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New South Wales News

November 2014

Dear ASEM Member (NSW)

Please forgive me for not updating my news recently.

2014 has been a year of major changes for me. After some health scares, I have retired from clinical Emergency Medicine after forty – five years on the job. I miss my colleagues and the contact with my patients. I had reached the point where I was treating the grandchildren of some of my earlier patients. In some families, I had treated four generations. I always described my work as similar to General Practice with the excitement of acute medical emergencies thrown into the mix. I truly miss the work. However, I do not miss the stress of ever increasing administrative demands.

I am still involved with the teaching of Emergency Medicine through Notre Dame University. I am keen to continue to work with ASEM.

I am happy to report that the Spring Seminar On Emergency Medicine (SSEM) in Darwin this year was the usual success. As well as an excellent educational program, the social events organised by the Seminar were extremely enjoyable. The weather was beautiful, a sea breeze kept the humidity down. The days felt more like holiday time in Hawaii. There was a park with a safe swimming beach near the conference venue. My grandchildren enjoyed the wave pool and an adventure at a crocodile park. I have some great photographs. The SSEM 2015 will be held in the Barossa Valley, SA. As always, it will be family friendly.

If you have any issues to raise via ASEM ,please contact me at $Q$hbzmfndjofsofz@hnbjm.dpn

Regards
Gayle McInerney



August 2013

Dear ASEM Member (NSW),

The last few months have been very hectic for me. The Emergency Department where I am working is undergoing major changes. The future looks excellent but progress means that balance can be upsetting in the short term.

Winter is here with its problems of bed block and difficulty meeting NEAT targets.

Another of my concerns is the number of overseas trained doctors who cannot find a supervised hospital post in order to work towards registration. Most have passed the AMC exams but cannot get work. These doctors are intelligent, hard working, multilingual and desperate to practice medicine. I do not know what advice to give them when they approach me for a job. I cannot employ them. Does anyone have any answers?

On a happier note, Dragon Voice Recognition seems to be a good investment to improve electronic documentation.

I am looking forward to the Spring Seminar on Emergency Medicine 2013 in Rotorua. Some of the family are coming with me including three of the grandchildren. It looks a family friendly conference as always.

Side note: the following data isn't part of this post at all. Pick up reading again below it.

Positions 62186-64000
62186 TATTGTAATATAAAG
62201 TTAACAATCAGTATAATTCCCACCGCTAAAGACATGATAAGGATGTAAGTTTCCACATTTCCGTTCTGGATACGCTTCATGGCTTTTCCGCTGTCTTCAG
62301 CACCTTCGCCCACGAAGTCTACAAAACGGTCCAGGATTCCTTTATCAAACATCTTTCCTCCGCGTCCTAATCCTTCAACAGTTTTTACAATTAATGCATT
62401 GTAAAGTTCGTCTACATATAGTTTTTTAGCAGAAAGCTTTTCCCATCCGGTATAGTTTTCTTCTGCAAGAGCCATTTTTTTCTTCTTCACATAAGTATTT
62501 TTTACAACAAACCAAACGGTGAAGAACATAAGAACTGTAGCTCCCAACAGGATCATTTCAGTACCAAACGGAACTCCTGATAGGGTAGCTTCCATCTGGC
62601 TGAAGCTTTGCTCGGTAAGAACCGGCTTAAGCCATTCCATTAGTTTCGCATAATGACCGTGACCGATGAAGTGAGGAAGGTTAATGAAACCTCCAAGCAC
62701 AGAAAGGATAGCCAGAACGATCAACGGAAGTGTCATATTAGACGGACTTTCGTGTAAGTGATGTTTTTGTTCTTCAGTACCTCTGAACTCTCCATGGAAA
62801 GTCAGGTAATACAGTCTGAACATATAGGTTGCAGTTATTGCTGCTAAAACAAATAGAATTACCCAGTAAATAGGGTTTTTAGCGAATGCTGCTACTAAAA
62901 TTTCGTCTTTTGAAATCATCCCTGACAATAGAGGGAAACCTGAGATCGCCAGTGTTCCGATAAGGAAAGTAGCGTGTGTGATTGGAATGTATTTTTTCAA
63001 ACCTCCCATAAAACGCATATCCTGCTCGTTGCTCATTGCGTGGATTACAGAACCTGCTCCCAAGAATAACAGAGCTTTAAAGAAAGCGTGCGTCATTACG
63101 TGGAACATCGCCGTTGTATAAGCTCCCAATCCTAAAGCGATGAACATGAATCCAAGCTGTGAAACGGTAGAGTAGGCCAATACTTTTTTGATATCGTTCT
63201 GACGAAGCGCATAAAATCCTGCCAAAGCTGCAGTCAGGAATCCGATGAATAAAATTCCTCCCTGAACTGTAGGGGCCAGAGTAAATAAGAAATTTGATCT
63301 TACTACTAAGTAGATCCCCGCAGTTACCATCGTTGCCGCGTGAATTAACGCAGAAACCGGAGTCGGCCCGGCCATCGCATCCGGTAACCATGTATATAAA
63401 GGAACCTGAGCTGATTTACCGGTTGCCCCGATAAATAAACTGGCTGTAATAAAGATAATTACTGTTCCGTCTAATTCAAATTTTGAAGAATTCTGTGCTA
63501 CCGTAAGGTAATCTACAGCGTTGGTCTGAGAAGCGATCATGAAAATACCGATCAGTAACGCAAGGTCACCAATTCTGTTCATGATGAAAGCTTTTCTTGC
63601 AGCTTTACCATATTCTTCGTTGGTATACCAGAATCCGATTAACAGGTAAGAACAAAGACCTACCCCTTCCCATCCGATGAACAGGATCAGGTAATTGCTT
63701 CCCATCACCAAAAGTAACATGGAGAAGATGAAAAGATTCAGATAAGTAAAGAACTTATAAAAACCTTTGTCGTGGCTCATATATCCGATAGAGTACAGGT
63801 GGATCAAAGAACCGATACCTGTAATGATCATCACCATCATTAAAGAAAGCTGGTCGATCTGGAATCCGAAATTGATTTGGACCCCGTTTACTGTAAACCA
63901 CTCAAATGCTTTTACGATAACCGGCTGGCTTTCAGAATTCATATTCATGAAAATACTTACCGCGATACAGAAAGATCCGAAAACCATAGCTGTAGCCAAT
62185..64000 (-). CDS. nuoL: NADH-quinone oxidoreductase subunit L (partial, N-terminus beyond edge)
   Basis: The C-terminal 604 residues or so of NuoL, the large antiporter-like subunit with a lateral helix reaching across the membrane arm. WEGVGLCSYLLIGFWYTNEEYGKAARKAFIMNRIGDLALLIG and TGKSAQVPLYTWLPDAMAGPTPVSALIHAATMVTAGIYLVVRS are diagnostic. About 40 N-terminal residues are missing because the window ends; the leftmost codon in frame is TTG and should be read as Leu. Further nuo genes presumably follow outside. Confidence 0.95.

If you have any issues to raise via ASEM, please contact me at $Q$Gbzmf.MdIofsofz@txbit.ifbmui.otx.hpw.bv

Regards
Gayle McInerney


April 2013

Dear ASEM Member (NSW)

Best Wishes for Autumn. Good luck with achieving your NEAT Targets especially when Winter hits.

College of Urgent Care Physicians
www.cucp.org.nz
ASEM representatives attended the Goodfellow Symposium held in Auckland, New Zealand in March this year. The symposium was held in conjunction with the College of Urgent Care Physicians (CUCP). The following information is from the CUCP website (cocp.org.nz)

The College of Urgent Care Physicians trains doctors in Urgent Care, an independent branch of medicine recognised by the Medical Council of New Zealand (currently under the old name 'Accident and Medical
Practice'). After successfully completing a four year training programme, trainees are awarded Fellowship of the College of Urgent Care Physicians and may practise independently in Urgent Care facilities.

CUCP defines Urgent Care as primary care services that are episodic, with a no-appointments system, covered by CUCP's training programme, and are delivered from a CUCP-approved Urgent Care facility.

Standards New Zealand, in conjunction with CUCP, has developed standards for community based urgent care clinics. Hospital standards are not being discussed. CUCP has stressed that the key features that
distinguish an Urgent Care Clinic from a general practice are the presence of x-ray on-site or within (covered) wheelchair distance and extended hours, e.g. 8am - 8pm seven days.

CUCP generally accepts Clinics that meet the above criteria and hospital Emergency Departments for Urgent Care training purposes.

Facilities that nearly meet these criteria may be considered by CUCP individually with reference to other indicators of Urgent Care functionality, including actual opening hours and how well these meet
the needs of the community served, proximity of x-ray, dedicated plaster and resuscitation rooms, equipment levels, orthopaedic clinics on-site, and an assessment of whether the physicians provide Urgent Care.

The CUCP was formed in 1992 by doctors working in community clinics and hospital emergency departments, and became an incorporated society, the Accident and Medical Practitioners Association, in 1995.

The New Zealand Medical Council recognised Accident and Medical Practice as a branch of medicine in 2000.

In 2011, AMPA changed its name to College of Urgent Care Physicians Incorporated, the Branch name to Urgent Care, and the doctor's designation to Urgent Care Physician.